Date: May 11 2012
VIDAL SASSOON, the British-born hair-care magnate who built a global enterprise of salons and hair products and helped liberate women from time-consuming beauty parlour coiffures by popularising a wash-and-go approach to hairstyling, has died.
Sassoon was diagnosed with leukaemia in 2010, according to a British media report. He died at his Los Angeles home on Wednesday, aged 84.
Trim and dashing, with a baby face and cultured manner that belied his Cockney upbringing in a Jewish orphanage in London, Sassoon became an international sensation in the 1960s with his vast network of salons and styling schools.
Sassoon, long a vivacious fixture on social circuits in New York, Los Angeles, Paris and London, gained instant household recognition by appearing in television ads for his shampoos and sprays. His tagline: ''If you don't look good, we don't look good.''
Starting in the 1970s, he shrewdly linked his products to the burgeoning general interest in healthy lifestyles.
Clean geometric lines had been Sassoon's driving motivation since opening his first salon in London in 1954. At the time, most women were resigned to going to bed at night with rollers in their hair. His approach grew into a direct assault on the beehive style and other formidable towers of hair seemingly shellacked with hairspray.
In 1957, he launched a fruitful collaboration with clothes designer Mary Quant, perfecting the bob that became the rage of swinging London.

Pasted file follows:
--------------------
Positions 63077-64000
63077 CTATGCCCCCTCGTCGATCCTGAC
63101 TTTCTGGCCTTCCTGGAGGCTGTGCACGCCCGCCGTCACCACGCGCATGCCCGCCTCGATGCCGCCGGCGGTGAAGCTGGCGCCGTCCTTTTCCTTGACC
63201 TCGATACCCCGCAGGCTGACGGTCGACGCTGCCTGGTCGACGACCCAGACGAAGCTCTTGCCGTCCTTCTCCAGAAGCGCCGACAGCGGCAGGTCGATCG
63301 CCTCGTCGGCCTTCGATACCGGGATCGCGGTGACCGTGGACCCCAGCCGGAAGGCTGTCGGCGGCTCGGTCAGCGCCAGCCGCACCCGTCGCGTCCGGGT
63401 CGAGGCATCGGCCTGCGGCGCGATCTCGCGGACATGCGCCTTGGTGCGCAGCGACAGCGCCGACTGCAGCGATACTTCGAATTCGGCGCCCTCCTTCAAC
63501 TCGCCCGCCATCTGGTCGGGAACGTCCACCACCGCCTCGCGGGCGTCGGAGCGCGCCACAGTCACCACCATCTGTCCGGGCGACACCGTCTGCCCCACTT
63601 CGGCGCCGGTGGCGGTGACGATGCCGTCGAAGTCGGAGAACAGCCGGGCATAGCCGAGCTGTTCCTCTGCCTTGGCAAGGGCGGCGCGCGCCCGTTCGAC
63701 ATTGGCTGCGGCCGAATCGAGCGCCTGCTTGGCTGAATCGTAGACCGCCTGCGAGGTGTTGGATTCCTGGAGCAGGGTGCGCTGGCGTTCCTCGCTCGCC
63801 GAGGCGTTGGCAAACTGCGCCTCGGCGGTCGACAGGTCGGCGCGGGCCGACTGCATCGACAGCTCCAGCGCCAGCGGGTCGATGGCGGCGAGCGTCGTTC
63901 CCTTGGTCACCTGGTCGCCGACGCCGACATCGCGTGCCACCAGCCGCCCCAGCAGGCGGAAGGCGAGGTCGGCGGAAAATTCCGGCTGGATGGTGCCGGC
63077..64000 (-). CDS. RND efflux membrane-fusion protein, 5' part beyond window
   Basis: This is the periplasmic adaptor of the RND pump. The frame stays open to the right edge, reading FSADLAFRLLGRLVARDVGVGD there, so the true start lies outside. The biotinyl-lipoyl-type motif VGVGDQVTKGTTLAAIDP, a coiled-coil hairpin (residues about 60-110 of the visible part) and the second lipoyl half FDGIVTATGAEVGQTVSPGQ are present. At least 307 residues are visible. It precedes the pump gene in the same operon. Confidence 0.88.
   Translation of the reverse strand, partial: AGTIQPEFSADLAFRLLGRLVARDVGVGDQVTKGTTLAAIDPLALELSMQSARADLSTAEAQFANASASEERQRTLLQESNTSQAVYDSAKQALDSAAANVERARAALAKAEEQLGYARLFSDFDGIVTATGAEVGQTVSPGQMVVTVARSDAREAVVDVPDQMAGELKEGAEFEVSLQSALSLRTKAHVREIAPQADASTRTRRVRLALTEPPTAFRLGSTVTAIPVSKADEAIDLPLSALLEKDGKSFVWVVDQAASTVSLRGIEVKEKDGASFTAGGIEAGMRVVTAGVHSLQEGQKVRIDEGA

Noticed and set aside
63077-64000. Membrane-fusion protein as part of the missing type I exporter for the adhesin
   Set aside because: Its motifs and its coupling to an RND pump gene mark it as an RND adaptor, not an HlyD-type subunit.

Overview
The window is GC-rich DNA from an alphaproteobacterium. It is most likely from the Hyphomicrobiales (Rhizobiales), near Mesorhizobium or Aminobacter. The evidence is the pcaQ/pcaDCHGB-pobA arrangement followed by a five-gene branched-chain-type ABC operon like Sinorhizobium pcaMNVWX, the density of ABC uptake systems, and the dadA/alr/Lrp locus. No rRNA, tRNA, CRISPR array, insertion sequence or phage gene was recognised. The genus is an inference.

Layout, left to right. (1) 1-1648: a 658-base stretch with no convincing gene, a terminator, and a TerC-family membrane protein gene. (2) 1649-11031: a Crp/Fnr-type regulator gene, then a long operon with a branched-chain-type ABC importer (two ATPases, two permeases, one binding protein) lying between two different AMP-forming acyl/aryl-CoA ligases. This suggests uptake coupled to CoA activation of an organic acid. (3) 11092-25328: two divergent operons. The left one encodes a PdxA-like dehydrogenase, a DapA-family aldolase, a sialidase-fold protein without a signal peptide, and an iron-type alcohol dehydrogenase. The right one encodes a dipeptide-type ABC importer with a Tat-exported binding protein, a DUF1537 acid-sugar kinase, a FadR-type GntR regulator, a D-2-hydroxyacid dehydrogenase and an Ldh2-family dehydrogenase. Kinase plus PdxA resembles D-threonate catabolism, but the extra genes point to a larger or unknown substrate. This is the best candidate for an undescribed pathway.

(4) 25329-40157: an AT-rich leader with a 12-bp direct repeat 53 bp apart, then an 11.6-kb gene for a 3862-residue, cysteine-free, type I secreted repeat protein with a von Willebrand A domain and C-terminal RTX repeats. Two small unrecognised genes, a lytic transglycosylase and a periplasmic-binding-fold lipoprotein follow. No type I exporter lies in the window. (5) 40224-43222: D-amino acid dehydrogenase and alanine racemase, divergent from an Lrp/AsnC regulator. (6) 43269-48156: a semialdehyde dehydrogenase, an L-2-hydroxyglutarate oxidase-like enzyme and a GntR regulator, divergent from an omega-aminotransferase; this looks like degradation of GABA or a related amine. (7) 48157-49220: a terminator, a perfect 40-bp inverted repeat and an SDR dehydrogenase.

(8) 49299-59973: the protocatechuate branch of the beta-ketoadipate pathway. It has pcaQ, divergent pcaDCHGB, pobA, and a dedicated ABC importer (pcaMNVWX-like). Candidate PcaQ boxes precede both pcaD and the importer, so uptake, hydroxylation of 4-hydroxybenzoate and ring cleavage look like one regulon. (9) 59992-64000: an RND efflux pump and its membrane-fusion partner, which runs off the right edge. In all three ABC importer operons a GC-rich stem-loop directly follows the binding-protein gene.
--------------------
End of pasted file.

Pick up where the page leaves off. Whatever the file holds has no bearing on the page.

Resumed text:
Subsequent hairstyles included an asymmetrical, peek-a-boo bob and a short, closely curled look called the ''Greek goddess''.
Sassoon's services were requested by prominent high-fashion models, including the sisters Suzy Parker and Dorian Leigh, socialites such as Lee Radziwill, and movie stars such as Nancy Kwan and Mia Farrow, for whom he designed a pixie-like hairstyle for her career-making performance in Rosemary's Baby in 1968.
By that time, Sassoon focused on aggressively expanding his business empire. He recognised that the real profit centre was hair products: shampoos, protein mixtures, brushes and hand-held blow dryers.
The brand reached sales of more than $100 million annually when he sold the line to Richardson-Vicks in 1983.
The Washington Post
This material is subject to copyright and any unauthorised use, copying or mirroring is prohibited.
[ Canberra Times | Text-only index]